- Patients should be advised to avoid direct sunlight and wear a high factor sun block daily.
- If triggers can be identified, they should be avoided.
- Consider referral for cosmetic camouflage
- Psychological support may be considered for both emotional triggers and consequences of rosacea
- Intermittent therapy can be considered for those with very occasional flare-ups, but maintenance therapy may reduce the frequency of inflammatory flares.
- Patients with rosacea often have sensitive skin. Advise washing with a cream instead of soap and to avoid irritant cosmetics.
Patient Information Leaflets:
British Association of Dermatologists Patient Information Leaflets: Rosacea
Developed October 2016
- Flushing, often made worse by alcohol, spicy foods, hot drinks, temperature changes or emotion
- Erythema with peri-ocular sparing
- Inflammatory lesions
- Erythematous papules
- No comedones (these are a sign of acne vulgaris)
- Ocular rosacea: posteria blepharitis (Meibomian gland dysfunction)
- Pyoderma faciale: painful large erythematous nodules, pustules and erosions. May scar.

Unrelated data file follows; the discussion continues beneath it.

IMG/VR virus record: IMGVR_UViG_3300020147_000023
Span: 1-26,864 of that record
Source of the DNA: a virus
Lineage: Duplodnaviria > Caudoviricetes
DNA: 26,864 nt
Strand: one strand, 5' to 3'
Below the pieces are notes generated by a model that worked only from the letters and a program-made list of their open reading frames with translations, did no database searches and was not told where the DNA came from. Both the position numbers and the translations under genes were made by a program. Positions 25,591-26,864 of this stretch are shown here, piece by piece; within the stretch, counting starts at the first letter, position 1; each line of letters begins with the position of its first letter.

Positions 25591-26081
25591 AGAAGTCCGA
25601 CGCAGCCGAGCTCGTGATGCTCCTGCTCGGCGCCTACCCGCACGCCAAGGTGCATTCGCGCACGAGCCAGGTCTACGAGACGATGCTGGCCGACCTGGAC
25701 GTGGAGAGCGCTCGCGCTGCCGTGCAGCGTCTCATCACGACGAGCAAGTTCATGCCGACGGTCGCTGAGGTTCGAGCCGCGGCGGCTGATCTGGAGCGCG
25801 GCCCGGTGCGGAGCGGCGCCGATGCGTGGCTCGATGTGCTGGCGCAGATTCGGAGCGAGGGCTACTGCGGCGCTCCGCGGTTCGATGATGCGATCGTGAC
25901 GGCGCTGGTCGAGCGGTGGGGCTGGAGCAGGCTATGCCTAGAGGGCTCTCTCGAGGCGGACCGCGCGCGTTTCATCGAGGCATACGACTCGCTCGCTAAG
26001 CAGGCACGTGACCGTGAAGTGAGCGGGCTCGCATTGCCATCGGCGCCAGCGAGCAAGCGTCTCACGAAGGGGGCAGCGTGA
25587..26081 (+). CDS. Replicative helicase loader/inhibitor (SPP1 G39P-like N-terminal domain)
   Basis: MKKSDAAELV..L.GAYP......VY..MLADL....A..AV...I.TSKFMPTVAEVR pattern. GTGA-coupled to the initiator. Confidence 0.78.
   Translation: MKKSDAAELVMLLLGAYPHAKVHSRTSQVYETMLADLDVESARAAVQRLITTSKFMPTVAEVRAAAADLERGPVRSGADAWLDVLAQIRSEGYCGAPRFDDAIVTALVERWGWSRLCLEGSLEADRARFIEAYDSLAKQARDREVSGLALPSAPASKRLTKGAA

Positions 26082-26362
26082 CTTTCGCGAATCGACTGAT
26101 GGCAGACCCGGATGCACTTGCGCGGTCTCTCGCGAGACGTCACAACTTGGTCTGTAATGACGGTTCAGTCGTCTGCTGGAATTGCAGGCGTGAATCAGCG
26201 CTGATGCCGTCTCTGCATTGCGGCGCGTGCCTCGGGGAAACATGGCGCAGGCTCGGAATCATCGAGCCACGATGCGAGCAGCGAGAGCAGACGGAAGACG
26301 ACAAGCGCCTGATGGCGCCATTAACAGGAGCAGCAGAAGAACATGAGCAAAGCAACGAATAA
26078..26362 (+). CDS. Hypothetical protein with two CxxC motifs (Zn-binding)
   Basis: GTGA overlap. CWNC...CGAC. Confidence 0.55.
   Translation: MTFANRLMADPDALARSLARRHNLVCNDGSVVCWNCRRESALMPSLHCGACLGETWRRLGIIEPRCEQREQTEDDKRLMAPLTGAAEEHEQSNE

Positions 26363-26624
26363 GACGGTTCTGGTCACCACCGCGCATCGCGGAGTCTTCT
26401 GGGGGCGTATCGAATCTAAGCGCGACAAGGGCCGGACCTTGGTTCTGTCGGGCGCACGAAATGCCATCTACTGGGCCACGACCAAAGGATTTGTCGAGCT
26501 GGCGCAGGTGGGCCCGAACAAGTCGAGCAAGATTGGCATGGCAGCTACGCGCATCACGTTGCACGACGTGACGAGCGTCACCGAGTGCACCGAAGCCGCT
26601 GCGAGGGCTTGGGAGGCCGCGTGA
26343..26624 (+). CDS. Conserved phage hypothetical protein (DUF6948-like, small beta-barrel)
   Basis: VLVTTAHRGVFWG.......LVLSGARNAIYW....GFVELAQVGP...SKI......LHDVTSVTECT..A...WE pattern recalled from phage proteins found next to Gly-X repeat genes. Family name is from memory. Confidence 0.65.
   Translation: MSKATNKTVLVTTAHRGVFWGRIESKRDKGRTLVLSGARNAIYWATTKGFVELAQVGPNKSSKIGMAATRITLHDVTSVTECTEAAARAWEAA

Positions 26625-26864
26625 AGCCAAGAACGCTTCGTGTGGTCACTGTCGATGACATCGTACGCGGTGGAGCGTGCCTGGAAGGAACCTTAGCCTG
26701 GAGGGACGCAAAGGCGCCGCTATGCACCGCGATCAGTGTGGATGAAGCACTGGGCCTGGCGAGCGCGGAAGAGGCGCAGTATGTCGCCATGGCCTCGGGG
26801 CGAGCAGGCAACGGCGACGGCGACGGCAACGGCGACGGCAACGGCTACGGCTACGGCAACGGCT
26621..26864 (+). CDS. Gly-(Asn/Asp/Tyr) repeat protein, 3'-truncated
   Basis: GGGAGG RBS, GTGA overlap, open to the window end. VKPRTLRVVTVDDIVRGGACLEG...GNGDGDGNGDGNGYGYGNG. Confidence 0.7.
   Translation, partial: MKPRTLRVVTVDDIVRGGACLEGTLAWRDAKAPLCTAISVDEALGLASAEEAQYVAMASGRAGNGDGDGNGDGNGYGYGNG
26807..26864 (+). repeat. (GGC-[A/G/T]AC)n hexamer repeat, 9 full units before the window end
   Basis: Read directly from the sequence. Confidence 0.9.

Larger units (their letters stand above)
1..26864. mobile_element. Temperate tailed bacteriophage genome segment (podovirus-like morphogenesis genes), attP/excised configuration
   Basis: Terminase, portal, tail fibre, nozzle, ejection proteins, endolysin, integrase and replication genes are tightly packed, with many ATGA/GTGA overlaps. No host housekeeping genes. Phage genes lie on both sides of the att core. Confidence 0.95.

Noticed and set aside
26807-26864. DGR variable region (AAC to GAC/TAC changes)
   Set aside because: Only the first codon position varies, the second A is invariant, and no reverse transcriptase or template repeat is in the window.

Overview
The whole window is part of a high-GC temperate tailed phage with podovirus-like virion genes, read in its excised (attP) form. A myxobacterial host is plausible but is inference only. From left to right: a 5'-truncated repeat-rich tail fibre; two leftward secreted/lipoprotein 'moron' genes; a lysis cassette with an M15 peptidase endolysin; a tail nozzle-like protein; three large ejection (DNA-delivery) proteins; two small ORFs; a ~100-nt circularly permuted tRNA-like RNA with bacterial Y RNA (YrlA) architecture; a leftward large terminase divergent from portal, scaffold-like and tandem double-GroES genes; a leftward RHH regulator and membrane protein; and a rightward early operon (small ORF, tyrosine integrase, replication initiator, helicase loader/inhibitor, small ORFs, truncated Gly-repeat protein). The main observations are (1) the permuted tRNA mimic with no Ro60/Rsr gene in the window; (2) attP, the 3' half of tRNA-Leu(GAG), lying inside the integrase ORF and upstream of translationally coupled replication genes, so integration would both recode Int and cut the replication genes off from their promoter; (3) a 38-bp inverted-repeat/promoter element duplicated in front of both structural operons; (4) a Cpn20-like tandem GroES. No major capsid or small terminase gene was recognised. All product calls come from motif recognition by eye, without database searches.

Criteria for referral to Community Dermatology services:
- Doubt over diagnosis
- Optimisation of combination treatment in non-responders
- For initiation of brimonidine gel (Mirvaso) for patients still suffering discomfort secondary to erythema despite treatment with medications suggested above,
Criteria for referral to Secondary care:
- Severe disease, development of pyoderma faciale
- Erythema and telangiectasia, for consideration of laser treatment
Criteria for referral to Ophthalmology:
- Severe ocular rosacea with keratitis or uveitis
Criteria for referral to Plastic Surgery:
- Severe phymatous disease (Rhinophyma patients severe enough to warrant treatment should be referred to laser first rather than plastics.)